Rosh Hashanah – Kiddush of Another Kind
The first Mitzvah commanded to the people of Israel as a nation was the Mitzvah of consecrating the new moon and establishing the new month thereby. While yet in Egypt this was transmitted to the nation, as the tracking of time is what enables the observance of all date-related events. No festival could be properly celebrated without having a calendar to determine the day of its observance, and no calendar could function without an established system for defining the month.
At first the determination of the new month was established by the high court on the basis of the testimony of those who had sighted the new moon. The judges of the court, expert in the astronomical orbit of the moon, would interrogate the witnesses to ensure what they had sighted was indeed the early crescent of the new moon, based on its position in the sky and the direction of the crescent. This system served the nation well from the Exodus through the most of the second commonwealth. Consecration of the month in this fashion is called kiddush al pi re’iyah, sanctification by means of observation.
With the end of the second commonwealth there was a weakening of the court’s authority and it was no longer possible to continue this method of consecrating the new month through witnesses. The calendar, however, could not be abandoned. The sages devised an alternative method of consecrating the month on the basis of astronomical calculations. Using their expertise of the moon’s pattern of orbit, its waxing and waning, these scholars developed a precise calendar projecting when each new month would occur far into the future. This method effectively replaced the former system of witnesses which, while being the Torah’s ideal manner of consecrating the month, was no longer viable. The calendar now was set in place by fixed calculations. The new month was now consecrated by means of calculation, kiddush al pi cheshbon.
Rabbi Norman Lamm portrays these two types of consecration, kiddush on the basis of sight and kiddush on the basis of calculation, as symbolic of the experience of Jewish life. At first, a full Jewish life could be experienced by immersion in society, whose values and rhythm reflected Torah lifestyle. Religious culture pulsated through the arteries of that society, enabling any Jew to live a full Jewish life even without attaining scholarship of the Torah’s texts and lore. A Jew’s life was consecrated, in other words, by means of observation, sight and experience. His life was consecrated through kiddush al pi re’iyah, just as the new moon was originally consecrated.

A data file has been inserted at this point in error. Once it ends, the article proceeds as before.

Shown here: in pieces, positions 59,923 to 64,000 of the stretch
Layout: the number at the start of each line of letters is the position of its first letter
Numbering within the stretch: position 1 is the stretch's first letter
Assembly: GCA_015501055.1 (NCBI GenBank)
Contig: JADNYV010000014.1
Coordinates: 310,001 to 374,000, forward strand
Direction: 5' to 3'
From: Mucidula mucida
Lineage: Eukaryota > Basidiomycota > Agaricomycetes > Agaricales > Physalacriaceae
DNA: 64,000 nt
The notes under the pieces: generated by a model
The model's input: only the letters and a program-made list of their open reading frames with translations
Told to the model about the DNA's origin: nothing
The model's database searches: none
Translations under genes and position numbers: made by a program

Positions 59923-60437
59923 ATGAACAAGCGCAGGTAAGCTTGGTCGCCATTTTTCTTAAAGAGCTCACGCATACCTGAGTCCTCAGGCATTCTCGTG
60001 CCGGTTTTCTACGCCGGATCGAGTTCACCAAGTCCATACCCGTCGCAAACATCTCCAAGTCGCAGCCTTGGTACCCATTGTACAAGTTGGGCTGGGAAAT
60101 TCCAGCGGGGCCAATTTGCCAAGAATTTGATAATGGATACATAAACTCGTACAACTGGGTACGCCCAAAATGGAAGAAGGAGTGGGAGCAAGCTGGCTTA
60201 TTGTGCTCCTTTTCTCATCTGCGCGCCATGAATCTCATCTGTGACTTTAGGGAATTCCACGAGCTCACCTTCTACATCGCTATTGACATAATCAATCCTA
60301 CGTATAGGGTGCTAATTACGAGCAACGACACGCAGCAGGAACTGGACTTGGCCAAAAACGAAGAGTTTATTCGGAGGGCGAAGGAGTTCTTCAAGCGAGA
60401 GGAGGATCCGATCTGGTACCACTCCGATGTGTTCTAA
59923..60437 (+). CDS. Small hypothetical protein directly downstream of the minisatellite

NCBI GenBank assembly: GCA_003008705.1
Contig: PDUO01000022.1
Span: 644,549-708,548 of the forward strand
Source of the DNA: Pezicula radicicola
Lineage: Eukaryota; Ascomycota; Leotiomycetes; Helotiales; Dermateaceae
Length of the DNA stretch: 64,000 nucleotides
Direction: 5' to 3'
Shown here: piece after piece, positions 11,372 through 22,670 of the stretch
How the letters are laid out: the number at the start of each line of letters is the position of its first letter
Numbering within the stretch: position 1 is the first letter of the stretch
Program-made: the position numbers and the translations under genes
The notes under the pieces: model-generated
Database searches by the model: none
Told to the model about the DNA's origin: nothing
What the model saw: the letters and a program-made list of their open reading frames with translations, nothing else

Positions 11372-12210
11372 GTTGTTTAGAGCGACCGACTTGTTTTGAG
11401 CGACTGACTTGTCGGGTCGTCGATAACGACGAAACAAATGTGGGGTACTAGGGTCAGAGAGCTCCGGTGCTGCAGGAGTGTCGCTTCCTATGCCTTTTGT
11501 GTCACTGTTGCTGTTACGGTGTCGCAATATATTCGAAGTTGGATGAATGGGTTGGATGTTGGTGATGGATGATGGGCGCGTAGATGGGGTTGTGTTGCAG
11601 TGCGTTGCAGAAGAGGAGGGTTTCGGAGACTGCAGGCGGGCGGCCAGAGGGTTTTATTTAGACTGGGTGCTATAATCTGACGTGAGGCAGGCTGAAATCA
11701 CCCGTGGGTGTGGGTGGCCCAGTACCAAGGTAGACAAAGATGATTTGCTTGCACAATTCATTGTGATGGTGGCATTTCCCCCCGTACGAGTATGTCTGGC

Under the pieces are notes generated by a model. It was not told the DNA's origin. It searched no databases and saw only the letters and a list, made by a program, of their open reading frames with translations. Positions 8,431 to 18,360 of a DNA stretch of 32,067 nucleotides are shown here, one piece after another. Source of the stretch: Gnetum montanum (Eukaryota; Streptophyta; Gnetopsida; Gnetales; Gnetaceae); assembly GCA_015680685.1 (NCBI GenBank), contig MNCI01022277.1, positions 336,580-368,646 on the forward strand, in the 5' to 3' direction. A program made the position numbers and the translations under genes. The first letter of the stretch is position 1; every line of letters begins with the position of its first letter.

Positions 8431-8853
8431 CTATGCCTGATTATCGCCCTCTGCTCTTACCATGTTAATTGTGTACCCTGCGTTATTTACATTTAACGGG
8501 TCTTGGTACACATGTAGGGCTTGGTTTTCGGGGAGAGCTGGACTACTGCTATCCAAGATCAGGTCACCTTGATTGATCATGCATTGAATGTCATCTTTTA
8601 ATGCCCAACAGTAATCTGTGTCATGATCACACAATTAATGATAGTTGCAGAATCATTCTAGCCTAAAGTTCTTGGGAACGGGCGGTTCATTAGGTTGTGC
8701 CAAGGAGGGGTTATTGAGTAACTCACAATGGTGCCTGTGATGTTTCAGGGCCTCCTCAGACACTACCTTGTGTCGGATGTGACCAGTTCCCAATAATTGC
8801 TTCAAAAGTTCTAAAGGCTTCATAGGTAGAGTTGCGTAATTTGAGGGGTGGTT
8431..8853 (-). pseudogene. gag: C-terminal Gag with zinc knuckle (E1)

With the passage of time, however, Jewish life eroded and its values were supplanted by those of larger cultures invading the space and mind frames of Jewish civilization. It was insufficient to rely on absorption of religious values and truths from the surrounding atmosphere. The Jews were dispersed, the Temple, which had functioned as the center of spiritual life, was destroyed. Jews were now immersed in cultures vastly different to that which the Torah espoused. How were Jews to remain consecrated? How could they replace the former means of transmission of values and lifestyle?
An alternative means was utilized, a kiddush al pi cheshbon, a consecration on the basis of calculation. No longer could a Jew ignorant of Torah and its accompanying literature survive as a fully participating member of religious society. One had to be consecrated through the intellectual calculations found in the texts of the Talmud. The pursuit of study was the answer devised to provide attachment to the roots of Judaism formerly accessed merely by sight and observation. Parallel to the alternative means of consecrating the new moon, this consecration requires more personal investment. Remaining attached to the root of Judaism can no longer be taken for granted and is lost through laxity and ignorance of what the faith means.
Rabbi Lamm cites a Hassidic interpretation of a Mishnah in Pirkei Avot. Three things must be remembered in order that one be safe from sin. “Know what is above you, there is a seeing eye, a listening ear, and all of your deeds are written in a book.” The simple meaning of the Mishnah is that God is Omniscient and nothing escapes His attention. A Hassidic interpretation, however, takes away an entirely different message. Know what is above you – know what came before you. A seeing eye – a time when one had only to see and observe in order to absorb the values and and mores of a Torah mandated lifestyle. Even when that era passed it was still possible to gain from the listening ear – one could learn of the pervasive Jewish culture from those who had experienced it. Listening to the experiences of those who had been there is next best to seeing it oneself. But this era passed as well. In our time all our deeds are written in a book – the only way to preserve our character as Jews is to maintain close familiarity with the great literature written in the many volumes of Talmud and Jewish lore.